The Parliamentary All Party Betting & Gaming Group states that the Gambling Commission “has become imbibed with an overtly anti-gambling ideology” and is “actively seeking to ‘get the industry’”.
The results of an investigation into the competence and effectiveness of the regulator says that the UKGC is “seriously under-performing,” has acted beyond its powers, is in breach of “almost all the regulator code,” and “is incompetent and ineffective in its duties to the industry it regulates”.
The APBGG adds that it “demands a significant change in the Gambling Commission’s culture, strategy and practices,” which it says “will destroy one of the most reputable gambling industry’s in the world”.
The results add a belief that the Commission is offering “an incredibly poor level of service often combined with incompetence and a basic lack of knowledge” of the industry that it regulates.
“From the evidence we have seen, we believe that the Gambling Commission has turned into what appears to be an industry-funded anti-gambling activist group,” a media statement regarding the investigation’s results found.
Furthermore, in addition to airing its aforementioned concerns the APBGG states that “unless the Gambling Commission grasps the opportunity of having a new chair and CEO and resetting its strategy, focus and culture,” it will “force tens of thousands of people, some extremely vulnerable, into the illegal black market”.
Scott Benton MP, co-chair of the APBGG, explained: ‘As co-chair of the All Party Betting and Gaming Group, I am truly shocked to reveal so much evidence of bad practice by the Gambling Commission over the years.
“We have been hearing stories for years, but to see it in black and white is pretty stark. To think that members of our gambling industry, one of the most reputable in the world, who pay the Commission’s wages, have had to suffer such poor service from their regulator is of the utmost concern.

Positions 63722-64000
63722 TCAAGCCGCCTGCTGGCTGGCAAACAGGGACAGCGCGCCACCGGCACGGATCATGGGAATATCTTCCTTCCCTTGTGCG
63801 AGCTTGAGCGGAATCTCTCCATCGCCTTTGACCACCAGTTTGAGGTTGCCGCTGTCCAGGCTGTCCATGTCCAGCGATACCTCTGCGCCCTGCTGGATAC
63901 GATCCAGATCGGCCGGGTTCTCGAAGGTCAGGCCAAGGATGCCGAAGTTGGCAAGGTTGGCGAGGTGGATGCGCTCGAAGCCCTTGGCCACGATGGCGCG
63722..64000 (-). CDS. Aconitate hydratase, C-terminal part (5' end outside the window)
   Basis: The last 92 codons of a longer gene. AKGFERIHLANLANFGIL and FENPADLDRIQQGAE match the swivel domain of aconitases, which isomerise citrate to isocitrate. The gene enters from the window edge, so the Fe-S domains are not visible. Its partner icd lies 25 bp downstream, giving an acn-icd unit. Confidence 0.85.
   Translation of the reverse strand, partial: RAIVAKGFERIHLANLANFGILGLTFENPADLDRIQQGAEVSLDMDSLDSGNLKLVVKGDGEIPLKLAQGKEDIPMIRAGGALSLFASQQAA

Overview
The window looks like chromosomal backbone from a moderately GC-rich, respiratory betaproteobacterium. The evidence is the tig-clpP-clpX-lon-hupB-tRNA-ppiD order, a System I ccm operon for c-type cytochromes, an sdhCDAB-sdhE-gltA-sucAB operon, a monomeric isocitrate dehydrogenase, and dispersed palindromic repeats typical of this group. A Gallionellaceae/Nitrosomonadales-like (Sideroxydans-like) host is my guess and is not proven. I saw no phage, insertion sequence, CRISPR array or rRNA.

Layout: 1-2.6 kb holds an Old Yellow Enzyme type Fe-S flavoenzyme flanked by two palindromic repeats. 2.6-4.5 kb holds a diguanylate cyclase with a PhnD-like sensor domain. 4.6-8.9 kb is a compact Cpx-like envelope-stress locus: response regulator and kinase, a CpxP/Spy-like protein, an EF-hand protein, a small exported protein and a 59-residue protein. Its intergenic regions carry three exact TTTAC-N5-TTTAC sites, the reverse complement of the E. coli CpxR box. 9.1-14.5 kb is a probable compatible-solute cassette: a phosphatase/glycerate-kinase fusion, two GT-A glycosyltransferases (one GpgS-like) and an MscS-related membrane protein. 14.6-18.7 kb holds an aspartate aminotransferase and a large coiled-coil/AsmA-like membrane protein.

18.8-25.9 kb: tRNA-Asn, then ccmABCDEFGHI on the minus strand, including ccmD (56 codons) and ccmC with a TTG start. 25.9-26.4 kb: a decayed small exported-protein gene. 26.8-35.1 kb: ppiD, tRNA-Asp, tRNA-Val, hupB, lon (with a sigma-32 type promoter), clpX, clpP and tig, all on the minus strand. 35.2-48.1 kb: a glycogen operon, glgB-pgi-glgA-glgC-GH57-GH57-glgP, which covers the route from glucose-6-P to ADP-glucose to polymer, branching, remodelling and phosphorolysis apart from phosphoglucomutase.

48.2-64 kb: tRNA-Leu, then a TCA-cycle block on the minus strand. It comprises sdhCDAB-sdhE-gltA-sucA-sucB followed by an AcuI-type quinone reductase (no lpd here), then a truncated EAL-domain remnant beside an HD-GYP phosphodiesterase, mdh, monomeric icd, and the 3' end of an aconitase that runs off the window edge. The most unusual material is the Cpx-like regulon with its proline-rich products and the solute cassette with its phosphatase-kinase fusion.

“Especially as it acts like it is an anti gambling group, whose sole purpose is to destroy the industry. The Commission has been captured by ideological zealots who can’t seem to understand that the majority of citizens of this country enjoy their gambling and do so happily.
“We of course want to support those who suffer from gambling addiction but this shouldn’t be done so through excessive and unnecessary over-regulation that will force many into the arms of the black market.
“We call on the Commission and its sponsor, DDCMS, to make changes fast or we fear for the worst. As co-chair of the All Party Betting and Gaming Group, I pledge that our group will do everything in its power to keep up the pressure on the Commission and DDCMS as to do nothing, to ignore the contents of our report, is to sentence the British gambling industry to certain demise and thousands of people into the trauma of being pushed into the black market.”
In response, a spokesperson for the UKGC issued the following statement to The Guardian: “Some sections of the industry are never going to be content with a regulator which continually pushes for safer gambling.”
To solve the perceived problems, the APBGG detailed five key recommendations to legislators and the public, with the parliamentarians asserting that the UKGC’s role needs to be more clearly defined.
As an unelected body, the legislators argued, the regulator should not have the responsibility to “weigh up the benefits of decreased problem gambling numbers versus economic dereliction and an increased illegal gambling,” which it says should instead be left to elected legislators.
Moreover, in response to the UKGC’s actions in “flagrant breach of practically all the Regulators Code,” the APBGG asserts that the government’s better regulation executive to undertake an audit of the Commission and a Queen’s Counsel should be commissioned, to undertake an independent investigation of the authority’s enforcement process.
It also says that the DCMS should take on the responsibility for the gambling industry’s complaints process, as the MPs believe that operators are “too scared to use” the current system in place whilst any failings on the Commission’s part are not detected.
Finally, the group concluded that a distinction needs to be made between ‘high risk’ and ‘low risk’ gambling operators in order that the “level of regulation can be made proportionate,” arguing that this would be an ideal outcome of the Gambling Act overhaul.
Of utmost importance the APBGG demands that DCMS answer the question of whether its the “Gambling Commission’s job to actively seek a significant reduction in the number of problem gamblers?” – as a statutory obligation of its review of the 2005 Gambling Act.